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What Americans believe about opioid prescription painkiller use

April 28, 2015 Comments off

What Americans believe about opioid prescription painkiller use (PDF)
Source: National Safety Council

Key Takeaways:
1. Americans don’t know their painkillers contain opioids, or that it is a felony to share them.
2. Opioid users are unconcerned about addiction, but most have reason to worry.
3. Opioid users overestimate the benefits of opioids and underestimate the risks of addiction or death.

Borrowing for the Cure: Debt Financing of Breakthrough Treatments

April 24, 2015 Comments off

Borrowing for the Cure: Debt Financing of Breakthrough Treatments
Source: RAND Corporation

Recent market entries of breakthrough pharmaceutical products have reignited the debate about the affordability of high-priced drugs for public and private payers worldwide. Payers had voiced concerns about such drugs before but, faced with a possible outcry of patients and advocates, grudgingly accepted them. But as more high-cost drugs reach the market and treat more-prevalent conditions, medical professionals and government ministers have complained that this “blank check” might not be sustainable. Concerns about short-term budget impact have led countries to restrict access to expensive drugs, even when they met cost-effectiveness criteria and could lead to long-term savings. This paper offers a research-grounded perspective on innovative financing mechanisms to facilitate access to expensive yet highly effective breakthrough medical treatments. The authors outline the scope of the problem; describe several policy and market options, including bond financing and linking repayment to real-world value generation; and describe real-world applications.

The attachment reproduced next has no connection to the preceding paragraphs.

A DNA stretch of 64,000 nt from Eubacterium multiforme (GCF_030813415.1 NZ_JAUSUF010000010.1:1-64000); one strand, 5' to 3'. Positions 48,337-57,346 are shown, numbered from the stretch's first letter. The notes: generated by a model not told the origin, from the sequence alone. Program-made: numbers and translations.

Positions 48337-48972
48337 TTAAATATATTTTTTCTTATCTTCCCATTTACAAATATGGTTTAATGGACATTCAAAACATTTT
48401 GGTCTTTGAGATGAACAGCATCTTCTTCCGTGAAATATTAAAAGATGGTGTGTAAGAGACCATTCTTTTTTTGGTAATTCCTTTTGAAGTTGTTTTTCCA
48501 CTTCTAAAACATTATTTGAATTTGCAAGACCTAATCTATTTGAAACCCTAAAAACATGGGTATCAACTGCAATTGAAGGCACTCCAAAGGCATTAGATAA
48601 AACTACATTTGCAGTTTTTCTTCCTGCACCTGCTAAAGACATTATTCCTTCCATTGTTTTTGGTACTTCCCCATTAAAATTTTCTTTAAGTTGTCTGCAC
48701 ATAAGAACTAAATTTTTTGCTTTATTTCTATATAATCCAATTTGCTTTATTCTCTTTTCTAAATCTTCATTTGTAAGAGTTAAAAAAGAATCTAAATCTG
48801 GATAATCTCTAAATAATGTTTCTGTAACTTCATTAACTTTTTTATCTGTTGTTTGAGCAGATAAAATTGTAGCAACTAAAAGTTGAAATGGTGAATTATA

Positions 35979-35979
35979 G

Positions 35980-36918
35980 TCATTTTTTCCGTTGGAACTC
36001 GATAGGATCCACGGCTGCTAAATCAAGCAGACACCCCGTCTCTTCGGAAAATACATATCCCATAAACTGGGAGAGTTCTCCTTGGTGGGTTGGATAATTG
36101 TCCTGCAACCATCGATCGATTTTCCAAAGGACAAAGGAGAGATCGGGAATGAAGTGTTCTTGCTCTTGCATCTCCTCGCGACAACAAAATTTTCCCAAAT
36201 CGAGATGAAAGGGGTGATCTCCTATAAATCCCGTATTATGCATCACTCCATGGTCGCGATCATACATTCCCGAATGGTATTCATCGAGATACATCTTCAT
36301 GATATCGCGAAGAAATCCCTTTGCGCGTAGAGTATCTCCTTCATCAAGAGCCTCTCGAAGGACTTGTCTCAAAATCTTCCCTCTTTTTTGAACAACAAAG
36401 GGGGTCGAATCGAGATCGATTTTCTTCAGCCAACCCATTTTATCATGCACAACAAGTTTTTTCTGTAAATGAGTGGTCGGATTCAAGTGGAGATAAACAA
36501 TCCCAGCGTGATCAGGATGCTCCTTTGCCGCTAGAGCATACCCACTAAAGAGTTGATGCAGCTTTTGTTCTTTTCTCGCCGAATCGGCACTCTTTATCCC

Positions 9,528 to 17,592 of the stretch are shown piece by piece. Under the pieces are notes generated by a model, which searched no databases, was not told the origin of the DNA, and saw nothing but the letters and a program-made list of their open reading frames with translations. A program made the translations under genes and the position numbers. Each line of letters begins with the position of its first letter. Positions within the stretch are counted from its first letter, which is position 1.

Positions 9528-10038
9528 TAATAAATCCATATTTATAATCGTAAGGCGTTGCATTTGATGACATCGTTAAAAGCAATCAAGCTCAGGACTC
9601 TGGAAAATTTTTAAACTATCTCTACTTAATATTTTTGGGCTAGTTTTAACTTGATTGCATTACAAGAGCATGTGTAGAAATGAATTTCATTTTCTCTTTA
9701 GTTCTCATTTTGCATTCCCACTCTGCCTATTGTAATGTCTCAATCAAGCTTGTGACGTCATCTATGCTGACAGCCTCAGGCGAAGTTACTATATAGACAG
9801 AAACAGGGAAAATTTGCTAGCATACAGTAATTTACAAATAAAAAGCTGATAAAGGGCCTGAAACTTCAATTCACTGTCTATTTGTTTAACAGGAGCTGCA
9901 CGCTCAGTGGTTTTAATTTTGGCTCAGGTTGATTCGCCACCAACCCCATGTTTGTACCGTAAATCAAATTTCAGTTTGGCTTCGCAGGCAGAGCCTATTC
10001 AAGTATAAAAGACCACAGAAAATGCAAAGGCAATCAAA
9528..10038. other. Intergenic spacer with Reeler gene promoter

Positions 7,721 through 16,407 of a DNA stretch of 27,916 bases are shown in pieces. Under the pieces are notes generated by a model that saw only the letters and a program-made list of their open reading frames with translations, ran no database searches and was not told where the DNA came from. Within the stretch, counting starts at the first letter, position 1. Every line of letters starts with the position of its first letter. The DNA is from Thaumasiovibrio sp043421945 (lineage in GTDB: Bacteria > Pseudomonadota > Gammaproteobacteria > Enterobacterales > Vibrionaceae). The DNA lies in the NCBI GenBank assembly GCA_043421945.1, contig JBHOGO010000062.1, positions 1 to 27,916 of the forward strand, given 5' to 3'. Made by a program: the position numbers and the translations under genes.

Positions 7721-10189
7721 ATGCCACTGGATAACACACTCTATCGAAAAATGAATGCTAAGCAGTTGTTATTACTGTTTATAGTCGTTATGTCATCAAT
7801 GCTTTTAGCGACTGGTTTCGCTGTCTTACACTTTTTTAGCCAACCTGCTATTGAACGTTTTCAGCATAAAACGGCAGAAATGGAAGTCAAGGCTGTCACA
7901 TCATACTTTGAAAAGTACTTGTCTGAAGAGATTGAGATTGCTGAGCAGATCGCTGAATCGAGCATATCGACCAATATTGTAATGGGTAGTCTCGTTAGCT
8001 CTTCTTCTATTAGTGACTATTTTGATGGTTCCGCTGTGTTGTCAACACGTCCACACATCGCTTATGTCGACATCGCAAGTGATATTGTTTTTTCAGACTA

Emergency Department Visits for Drug Poisoning: United States, 2008–2011

April 14, 2015 Comments off

Emergency Department Visits for Drug Poisoning: United States, 2008–2011
Source: Centers for Disease Control and Prevention

Key findings
Data from the National Hospital Ambulatory Medical Care Survey, 2008–2011

  • During 2008–2011, an average of 1.1 million emergency department (ED) visits were made each year for drug poisoning, with a visit rate of 35.4 per 10,000 persons.
  • The ED visit rate for drug poisoning was highest among persons aged 20–34. The rate declined with age after 20–34, and rates for those aged 0–19 were similar to those aged 50 and over.
  • Drug-poisoning ED visit rates did not differ by sex and age, with the exception of persons aged 35–49, where females had a higher visit rate than males. The ED visit rate for unintentional drug poisoning was higher than self-inflicted drug poisoning overall and for males, but did not differ for females.
  • About one-quarter (24.5%) of drug-poisoning ED visits resulted in hospital admission.

CDC publishes first national study on use of behavioral therapy, medication and dietary supplements for ADHD in children

April 6, 2015 Comments off

CDC publishes first national study on use of behavioral therapy, medication and dietary supplements for ADHD in children
Source: Centers for Disease Control and Prevention

The first national study to look at behavioral therapy, medication, and dietary supplements to treat attention-deficit/hyperactivity disorder (ADHD) among children ages 4-17 shows that less than one half of children with ADHD were receiving behavioral therapy in 2009-2010. The Centers for Disease Control and Prevention (CDC) study, “Treatment of Attention-Deficit/Hyperactivity Disorder among Children with Special Health Care Needs,” published today in The Journal of Pediatrics provides a snapshot into how ADHD was treated just before the release of the 2011 clinical guidelines for treatment of ADHD from the American Academy of Pediatrics (AAP).

According to the study, among children 4-17 years of age, about 4 in 10 children with ADHD were treated with medication alone, 1 in 10 received behavioral therapy alone, 3 in 10 were treated with both medication and behavioral therapy, and 1 in 10 received neither medication nor behavioral therapy. Overall, about 1 in 10 children took dietary supplements for ADHD.